The Robert Thomas Carriage Museum was an idea established by Robert B. Thomas, Jr. and his wife, Marie, in 2000 to house his collection of carriages for the public to see and enjoy. A native of Nottoway County, Robert was a farmer and educator throughout his life. As a young boy, he had a horse and cart that he would drive to visit his grandfather in Danieltown. After high school, he started farming on the ancestral farm until he was drafted in 1954. Upon his return from military service, he used his GI Bill to get a degree in science from Longwood College and started his teaching career first in Amelia County, then Nottoway County. He later obtained a master’s degree in science from the University of North Carolina and received a professorship at Longwood College.
It was about this time in his life that he began to develop an interest in horse-drawn vehicles. His son and daughter were interested in riding horses, and he purchased his first two horses. Upon a visit to Altavista, Virginia, Mr. Thomas purchased his first horse-drawn vehicle, a runabout. This buggy needed some wheel restoration, but he had a hard time finding wheels that would fit. He could find various carriages, but no wheels, and thus began his collecting era. For the next twenty years, he traveled from Virginia to Pennsylvania purchasing carriages from auctions and from local people he met who informed him of a carriage located nearby. Mr. Thomas became a known figure in the carriage community by becoming a member of the Carriage Association of America and attending many of their national meetings and driving events.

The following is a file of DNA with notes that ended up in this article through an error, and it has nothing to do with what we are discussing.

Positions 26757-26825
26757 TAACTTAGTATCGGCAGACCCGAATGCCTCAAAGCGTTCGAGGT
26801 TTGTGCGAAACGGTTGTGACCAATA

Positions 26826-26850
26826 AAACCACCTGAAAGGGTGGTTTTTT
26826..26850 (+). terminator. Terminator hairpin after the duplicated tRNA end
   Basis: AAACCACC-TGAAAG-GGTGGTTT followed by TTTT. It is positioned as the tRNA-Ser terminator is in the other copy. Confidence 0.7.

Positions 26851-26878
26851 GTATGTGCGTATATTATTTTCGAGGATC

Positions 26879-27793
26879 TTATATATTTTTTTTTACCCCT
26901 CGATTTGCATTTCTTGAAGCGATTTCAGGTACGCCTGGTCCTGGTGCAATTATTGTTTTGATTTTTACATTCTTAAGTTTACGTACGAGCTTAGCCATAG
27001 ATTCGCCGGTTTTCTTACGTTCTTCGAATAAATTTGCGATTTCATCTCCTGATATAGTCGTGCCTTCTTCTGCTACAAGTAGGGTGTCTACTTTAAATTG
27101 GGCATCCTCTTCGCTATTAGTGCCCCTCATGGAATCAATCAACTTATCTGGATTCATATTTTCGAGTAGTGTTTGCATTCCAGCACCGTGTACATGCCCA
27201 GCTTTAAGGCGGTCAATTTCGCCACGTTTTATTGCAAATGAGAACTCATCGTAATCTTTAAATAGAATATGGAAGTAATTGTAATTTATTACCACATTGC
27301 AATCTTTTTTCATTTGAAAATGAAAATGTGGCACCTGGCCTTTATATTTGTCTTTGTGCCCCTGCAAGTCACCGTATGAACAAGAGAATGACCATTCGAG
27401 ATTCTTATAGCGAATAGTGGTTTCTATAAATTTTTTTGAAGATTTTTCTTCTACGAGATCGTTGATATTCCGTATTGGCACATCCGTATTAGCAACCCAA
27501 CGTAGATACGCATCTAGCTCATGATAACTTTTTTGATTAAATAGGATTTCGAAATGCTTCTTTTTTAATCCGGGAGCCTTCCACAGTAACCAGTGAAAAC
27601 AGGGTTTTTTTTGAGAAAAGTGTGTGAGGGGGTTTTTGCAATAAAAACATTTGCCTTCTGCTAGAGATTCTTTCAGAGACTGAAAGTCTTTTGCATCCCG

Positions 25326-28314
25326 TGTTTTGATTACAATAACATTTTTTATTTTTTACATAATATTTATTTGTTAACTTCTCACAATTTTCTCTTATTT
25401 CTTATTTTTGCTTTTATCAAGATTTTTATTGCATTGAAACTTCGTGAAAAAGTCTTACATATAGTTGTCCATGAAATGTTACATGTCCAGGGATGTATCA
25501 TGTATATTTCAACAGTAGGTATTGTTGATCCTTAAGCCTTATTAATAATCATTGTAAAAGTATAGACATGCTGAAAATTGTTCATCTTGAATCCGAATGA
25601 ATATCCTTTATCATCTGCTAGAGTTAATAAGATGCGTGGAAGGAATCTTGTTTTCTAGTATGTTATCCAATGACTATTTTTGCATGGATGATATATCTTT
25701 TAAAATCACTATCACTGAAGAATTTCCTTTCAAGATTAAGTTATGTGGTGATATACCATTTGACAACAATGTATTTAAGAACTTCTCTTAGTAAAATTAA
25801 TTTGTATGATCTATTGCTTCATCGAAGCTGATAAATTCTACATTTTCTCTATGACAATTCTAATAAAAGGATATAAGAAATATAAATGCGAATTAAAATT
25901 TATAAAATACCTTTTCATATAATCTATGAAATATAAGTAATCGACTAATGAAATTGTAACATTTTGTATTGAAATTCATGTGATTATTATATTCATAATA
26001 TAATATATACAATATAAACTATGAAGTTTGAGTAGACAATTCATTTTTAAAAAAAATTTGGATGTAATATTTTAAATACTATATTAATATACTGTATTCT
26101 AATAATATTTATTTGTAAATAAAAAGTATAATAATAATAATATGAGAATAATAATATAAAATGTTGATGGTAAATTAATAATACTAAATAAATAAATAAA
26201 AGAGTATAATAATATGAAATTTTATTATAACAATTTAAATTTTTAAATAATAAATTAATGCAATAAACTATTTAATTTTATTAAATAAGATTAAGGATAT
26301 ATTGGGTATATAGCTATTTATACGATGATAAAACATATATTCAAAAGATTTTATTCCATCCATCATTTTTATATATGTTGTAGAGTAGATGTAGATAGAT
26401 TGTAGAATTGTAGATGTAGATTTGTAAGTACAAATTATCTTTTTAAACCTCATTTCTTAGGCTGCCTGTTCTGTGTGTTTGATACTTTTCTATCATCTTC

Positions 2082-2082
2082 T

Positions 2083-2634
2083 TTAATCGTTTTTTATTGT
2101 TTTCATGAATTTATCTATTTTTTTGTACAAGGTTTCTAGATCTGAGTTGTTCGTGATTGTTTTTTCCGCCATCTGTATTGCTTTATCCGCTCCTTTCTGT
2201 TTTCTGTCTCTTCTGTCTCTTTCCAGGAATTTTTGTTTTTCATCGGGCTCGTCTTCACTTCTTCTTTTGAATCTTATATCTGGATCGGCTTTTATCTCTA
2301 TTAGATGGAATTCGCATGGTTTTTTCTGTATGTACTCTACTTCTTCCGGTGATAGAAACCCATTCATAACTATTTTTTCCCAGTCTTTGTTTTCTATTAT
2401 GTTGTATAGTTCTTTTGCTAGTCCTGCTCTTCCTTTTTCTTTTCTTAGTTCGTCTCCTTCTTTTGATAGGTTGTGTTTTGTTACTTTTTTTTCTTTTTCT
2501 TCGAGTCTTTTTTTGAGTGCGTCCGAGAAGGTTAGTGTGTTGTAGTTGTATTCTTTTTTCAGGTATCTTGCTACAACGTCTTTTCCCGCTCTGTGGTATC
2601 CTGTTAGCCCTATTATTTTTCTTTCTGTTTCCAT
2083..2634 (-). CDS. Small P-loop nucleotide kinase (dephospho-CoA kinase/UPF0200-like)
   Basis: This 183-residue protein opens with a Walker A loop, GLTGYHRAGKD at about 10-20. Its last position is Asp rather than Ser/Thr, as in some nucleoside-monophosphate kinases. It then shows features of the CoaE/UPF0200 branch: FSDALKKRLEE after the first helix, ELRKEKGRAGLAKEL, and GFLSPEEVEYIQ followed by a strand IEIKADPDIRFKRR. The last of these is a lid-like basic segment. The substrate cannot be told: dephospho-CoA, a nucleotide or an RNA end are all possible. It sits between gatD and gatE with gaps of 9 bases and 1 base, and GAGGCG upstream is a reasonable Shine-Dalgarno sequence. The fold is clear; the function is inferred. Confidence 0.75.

Not only did Robert collect carriages, but he also had a keen interest in driving them, thus preserving a forgotten way of life. Many Blackstone residents fondly remember him driving in parades or renting his services and carriages for weddings. As the museum was being built, Robert obtained the services of Ted Hughes of Chalklevel Carriage and Buggy Works in Piney River, Virginia, who intricately restored each carriage before being installed in the museum.
Finally, in 2007 Robert’s dream finally came true and was completed, with the help of the Town of Blackstone and the grants they obtained from the Virginia Department of Transportation. In September of that year, the museum was opened to the public with twenty-six restored vehicles inside. By 2014, the number would increase to 35 with two having been donated by two Nottoway County residents. The Robert Thomas Carriage Museum is the second largest public display of carriages in Virginia (the largest being located at Morven Park in Leesburg, Virginia).
In the museum, one will see various vehicles that would have been used by the average person in many rural areas. The most elegant are the Rockaway and the Victorian. One especially rare piece of the collection is a WWI ammunition cart.
Also, you will find three different wagons made by the Thornhill Wagon Company out of Lynchburg, Virginia. The last vehicle that was purchased for the museum was a Pony Trap that came from Brandon Planation in Prince George County, Virginia.
The museum also has a small library of reference materials that are available to the public for research.
*This article is published with gratitude to Robert Thomas for his detailed and interesting history of the museum.
Today, thanks to the meticulously curated and maintained Robert Thomas Carriage Museum, you can revisit travel of the past up close. The museum houses some of the best examples of horse-drawn carriages in the country. Come visit in person in beautiful historic Downtown Blackstone, or, if you aren’t able to make the trip, take our 360 virtual tour below!
How to visit:
The Robert Thomas Carriage Museum and Schwartz Tavern are available for in-person visits by appointment only on Mondays, Wednesdays, and Fridays, by emailing or calling Downtown Blackstone, Inc.’s office at [email protected] or 434-292-3041. Group tours on other days of the week, including weekends, are also available but require 30 days’ advance notice in order to secure a volunteer guide for your visit. Admission is free but donations are accepted.